“You owe me more overtime because you're not using the right workweek to calculate it,” John, a tour guide, told Toby, his employer's payroll administrator. “You should use the actual seven-day period I work instead of a fixed workweek.”
“We are following the FLSA, so you're receiving a fair amount of overtime,” Toby said.
FACTS:An educational tour guide claimed that the workweek used for overtime calculation should vary with each seven-day period he worked. His employer maintained a consistent workweek for overtime calculation, which he claimed allowed it to avoid paying him maximum overtime.
While the employer used a workweek that started Sunday and ended Saturday to calculate overtime pay for hours worked in excess of 40 hours a week, the employee's schedule often would start and end on different days. For example, although his program sometimes started on Sunday and ended on Saturday, it often started on Wednesday and ended the following Wednesday.
If the employee worked 42 hours from Wednesday to Saturday, he would receive two hours of overtime pay at one and one-half times his regular rate of pay. If he then worked 48 hours from Sunday to the next Wednesday, he would receive eight hours of overtime pay, bringing the total overtime for both fixed workweeks to 10 hours.
The employee claimed that the employer should instead calculate overtime for the seven-day period he worked, Wednesday to Wednesday, instead of the Sunday-to-Saturday workweek and pay him 50 hours of overtime. State law should be interpreted liberally to support his claim, the employee said.
State minimum wage law says an “employee shall not be required to work more than forty hours in any week of seven days, unless the employee is paid one and one-half times the employee's regular hourly rate pay for all hours worked in excess of forty hours.” The employee said “any week of seven days” should be applied to the seven-day periods the employee worked that did not correspond with the employer's fixed workweek.
An employee claimed that his employer used a fixed workweek to avoid paying maximum overtime.
The employer claimed that it calculated the employee's overtime correctly according to regulations under the Fair Labor Standards Act. According to the law, a workweek is a fixed and regularly occurring period of 168 hours--seven consecutive 24-hour periods that can start and end on any day. “Once the beginning of the workweek is established, it remains fixed regardless of the schedule of hours worked by him,” FLSA regulations say.
ISSUE:Did the employer miscalculate the employee's overtime by using a fixed workweek?
DECISION: The employer calculated the employee's overtime correctly according the FLSA, a New Mexico appeals court ruled in affirming a state district court's ruling.
The court had to interpret the spirit of the state law because it was not specific when it referred to “any week of seven days,” the court said. While the employee said that “any week of seven days” should be interpreted as the seven-day periods he would work, the employer said it should mean the fixed seven-day period as indicated under the FLSA.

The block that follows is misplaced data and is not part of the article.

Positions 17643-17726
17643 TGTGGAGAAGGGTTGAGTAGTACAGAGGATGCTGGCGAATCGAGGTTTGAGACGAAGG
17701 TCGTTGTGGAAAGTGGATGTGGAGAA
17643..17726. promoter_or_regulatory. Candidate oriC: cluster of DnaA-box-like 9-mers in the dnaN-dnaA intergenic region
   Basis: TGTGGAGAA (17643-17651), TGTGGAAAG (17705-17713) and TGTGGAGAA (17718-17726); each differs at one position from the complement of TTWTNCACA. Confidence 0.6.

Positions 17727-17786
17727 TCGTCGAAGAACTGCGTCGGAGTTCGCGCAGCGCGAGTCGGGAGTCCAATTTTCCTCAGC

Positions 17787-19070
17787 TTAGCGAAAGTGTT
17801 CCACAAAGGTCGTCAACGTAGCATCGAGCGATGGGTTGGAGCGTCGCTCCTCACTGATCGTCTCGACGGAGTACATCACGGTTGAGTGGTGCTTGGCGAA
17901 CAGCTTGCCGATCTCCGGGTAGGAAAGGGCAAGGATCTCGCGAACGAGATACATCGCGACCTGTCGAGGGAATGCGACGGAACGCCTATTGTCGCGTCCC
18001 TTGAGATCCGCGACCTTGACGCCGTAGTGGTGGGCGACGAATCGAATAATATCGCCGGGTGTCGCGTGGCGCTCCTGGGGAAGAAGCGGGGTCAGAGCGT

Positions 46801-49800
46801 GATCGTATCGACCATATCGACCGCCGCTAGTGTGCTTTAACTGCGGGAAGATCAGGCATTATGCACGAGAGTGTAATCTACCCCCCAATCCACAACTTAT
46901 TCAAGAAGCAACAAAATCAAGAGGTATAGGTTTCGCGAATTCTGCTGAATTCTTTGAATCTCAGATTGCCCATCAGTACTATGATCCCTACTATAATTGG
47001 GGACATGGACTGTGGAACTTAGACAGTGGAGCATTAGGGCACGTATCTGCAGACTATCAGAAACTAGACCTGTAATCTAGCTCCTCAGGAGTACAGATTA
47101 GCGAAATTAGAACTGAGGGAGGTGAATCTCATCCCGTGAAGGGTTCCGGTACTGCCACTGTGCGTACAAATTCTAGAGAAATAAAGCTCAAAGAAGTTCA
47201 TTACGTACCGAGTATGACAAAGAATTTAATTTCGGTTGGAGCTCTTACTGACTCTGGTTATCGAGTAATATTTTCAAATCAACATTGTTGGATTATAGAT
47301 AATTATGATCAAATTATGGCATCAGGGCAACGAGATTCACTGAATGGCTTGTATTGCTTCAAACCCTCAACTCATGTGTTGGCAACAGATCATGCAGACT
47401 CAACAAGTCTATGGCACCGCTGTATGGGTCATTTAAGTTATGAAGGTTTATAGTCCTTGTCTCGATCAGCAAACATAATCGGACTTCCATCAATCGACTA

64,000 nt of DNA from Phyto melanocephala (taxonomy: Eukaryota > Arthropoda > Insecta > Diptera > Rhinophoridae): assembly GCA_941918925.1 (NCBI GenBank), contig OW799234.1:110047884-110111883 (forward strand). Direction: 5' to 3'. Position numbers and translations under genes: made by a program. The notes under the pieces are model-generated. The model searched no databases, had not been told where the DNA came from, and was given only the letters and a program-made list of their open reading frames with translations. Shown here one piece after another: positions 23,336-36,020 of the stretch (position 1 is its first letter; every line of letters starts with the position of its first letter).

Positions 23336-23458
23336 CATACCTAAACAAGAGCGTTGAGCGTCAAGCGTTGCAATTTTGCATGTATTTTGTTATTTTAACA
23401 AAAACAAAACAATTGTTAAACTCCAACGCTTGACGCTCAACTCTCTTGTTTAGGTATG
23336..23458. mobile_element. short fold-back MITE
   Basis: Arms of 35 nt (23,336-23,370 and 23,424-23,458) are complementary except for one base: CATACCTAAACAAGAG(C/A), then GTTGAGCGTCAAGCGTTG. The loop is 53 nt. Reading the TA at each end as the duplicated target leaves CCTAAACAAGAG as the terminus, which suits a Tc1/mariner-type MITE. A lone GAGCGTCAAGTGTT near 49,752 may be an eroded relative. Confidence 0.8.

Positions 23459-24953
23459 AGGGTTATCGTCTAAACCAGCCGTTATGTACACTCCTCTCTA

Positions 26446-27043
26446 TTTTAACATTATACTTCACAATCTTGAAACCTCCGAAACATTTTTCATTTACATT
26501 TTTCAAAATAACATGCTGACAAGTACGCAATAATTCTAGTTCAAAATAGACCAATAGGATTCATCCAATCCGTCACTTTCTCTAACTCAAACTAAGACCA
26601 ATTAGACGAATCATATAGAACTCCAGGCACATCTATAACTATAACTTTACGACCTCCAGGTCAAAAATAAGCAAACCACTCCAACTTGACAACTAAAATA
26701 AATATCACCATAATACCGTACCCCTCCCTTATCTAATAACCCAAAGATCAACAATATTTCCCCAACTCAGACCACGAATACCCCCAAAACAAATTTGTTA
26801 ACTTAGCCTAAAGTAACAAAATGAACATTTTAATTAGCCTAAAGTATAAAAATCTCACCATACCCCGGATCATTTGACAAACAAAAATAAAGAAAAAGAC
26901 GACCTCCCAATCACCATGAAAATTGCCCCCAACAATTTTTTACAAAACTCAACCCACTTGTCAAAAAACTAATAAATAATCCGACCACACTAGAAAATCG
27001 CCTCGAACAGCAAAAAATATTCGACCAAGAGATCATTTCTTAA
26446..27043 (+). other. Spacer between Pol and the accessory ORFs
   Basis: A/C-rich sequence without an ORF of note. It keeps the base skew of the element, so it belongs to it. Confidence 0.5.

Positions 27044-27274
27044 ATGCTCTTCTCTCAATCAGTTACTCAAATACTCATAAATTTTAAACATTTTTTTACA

The employer's use of a fixed workweek did not violate the purpose of state law, which was to “protect workers' health and well-being by ensuring that workers are paid a premium for hours worked beyond the number of hours deemed to be a reasonable maximum per week,” the court said. There was no reason for the court to interpret state law to mean anything other than that stated by the FLSA, it said. “The FLSA regulations' requirement of a fixed workweek does not do violence to either the language or purpose” of the state law, the court said.
The employer did not manipulate the fixed workweek in order to avoid paying the maximum amount of overtime, the court said. Furthermore, a fixed workweek does not necessarily always benefit the employer, it said. Sometimes, such as when an employee works 30 hours in one week and 50 hours in the next, the employee benefits by receiving 10 hours worth of overtime pay even though the total is 80 hours over two weeks, it said.
Employers can establish fixed workweeks “in order to have predictability and certainty about payrolls,” the court said. As long as the employer pays time and one-half for hours worked in excess of 40 per week, as indicated by the FLSA, the employer complies with state law, the court ruled (Sinclaire v. Elderhostel Inc., N.M. Ct. App., No. 30,089, 8/13/12).
POINTERS: Under the FLSA, each workweek is considered on its own for overtime calculation. A workweek generally must be a fixed period, adjustable only if the change is designed to be permanent. It does not have to coincide with the calendar week and can begin any day of week. Payment on a daily, biweekly, monthly, or a piecework basis does not affect the workweek basis of overtime computation.
For more information, see PAG's “FLSA Overtime Compensation” chapter.
By Allison M. Gatrone
The preceding case discussion illustrates how courts resolve pay-related disputes. The names and dialogue are fictitious.